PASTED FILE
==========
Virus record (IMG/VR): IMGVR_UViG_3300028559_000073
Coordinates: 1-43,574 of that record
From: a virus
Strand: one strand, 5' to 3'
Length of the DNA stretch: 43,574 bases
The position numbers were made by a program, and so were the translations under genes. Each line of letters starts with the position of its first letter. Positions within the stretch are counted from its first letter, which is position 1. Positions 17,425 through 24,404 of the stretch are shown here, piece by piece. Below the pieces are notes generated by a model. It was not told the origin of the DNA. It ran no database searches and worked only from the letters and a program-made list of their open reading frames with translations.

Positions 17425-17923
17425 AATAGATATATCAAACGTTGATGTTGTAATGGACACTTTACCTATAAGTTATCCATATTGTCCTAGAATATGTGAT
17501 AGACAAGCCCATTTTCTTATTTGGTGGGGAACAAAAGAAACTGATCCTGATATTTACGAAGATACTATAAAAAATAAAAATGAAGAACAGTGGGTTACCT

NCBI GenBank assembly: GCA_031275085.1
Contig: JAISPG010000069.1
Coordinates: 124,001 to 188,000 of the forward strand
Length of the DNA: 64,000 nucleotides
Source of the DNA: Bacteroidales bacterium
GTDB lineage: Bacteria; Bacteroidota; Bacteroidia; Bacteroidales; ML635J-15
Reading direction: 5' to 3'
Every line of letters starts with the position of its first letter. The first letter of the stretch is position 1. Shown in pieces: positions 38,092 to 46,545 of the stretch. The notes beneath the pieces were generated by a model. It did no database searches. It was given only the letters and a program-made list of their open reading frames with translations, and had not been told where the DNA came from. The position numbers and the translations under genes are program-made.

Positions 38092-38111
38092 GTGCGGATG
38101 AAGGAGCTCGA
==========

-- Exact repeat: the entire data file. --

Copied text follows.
Virus record (IMG/VR): IMGVR_UViG_3300028559_000073
Coordinates: 1-43,574 of that record
From: a virus
Strand: one strand, 5' to 3'
Length of the DNA stretch: 43,574 bases
The position numbers were made by a program, and so were the translations under genes. Each line of letters starts with the position of its first letter. Positions within the stretch are counted from its first letter, which is position 1. Positions 17,425 through 24,404 of the stretch are shown here, piece by piece. Below the pieces are notes generated by a model. It was not told the origin of the DNA. It ran no database searches and worked only from the letters and a program-made list of their open reading frames with translations.

Positions 17425-17923
17425 AATAGATATATCAAACGTTGATGTTGTAATGGACACTTTACCTATAAGTTATCCATATTGTCCTAGAATATGTGAT
17501 AGACAAGCCCATTTTCTTATTTGGTGGGGAACAAAAGAAACTGATCCTGATATTTACGAAGATACTATAAAAAATAAAAATGAAGAACAGTGGGTTACCT

NCBI GenBank assembly: GCA_031275085.1
Contig: JAISPG010000069.1
Coordinates: 124,001 to 188,000 of the forward strand
Length of the DNA: 64,000 nucleotides
Source of the DNA: Bacteroidales bacterium
GTDB lineage: Bacteria; Bacteroidota; Bacteroidia; Bacteroidales; ML635J-15
Reading direction: 5' to 3'
Every line of letters starts with the position of its first letter. The first letter of the stretch is position 1. Shown in pieces: positions 38,092 to 46,545 of the stretch. The notes beneath the pieces were generated by a model. It did no database searches. It was given only the letters and a program-made list of their open reading frames with translations, and had not been told where the DNA came from. The position numbers and the translations under genes are program-made.

Positions 38092-38111
38092 GTGCGGATG
38101 AAGGAGCTCGA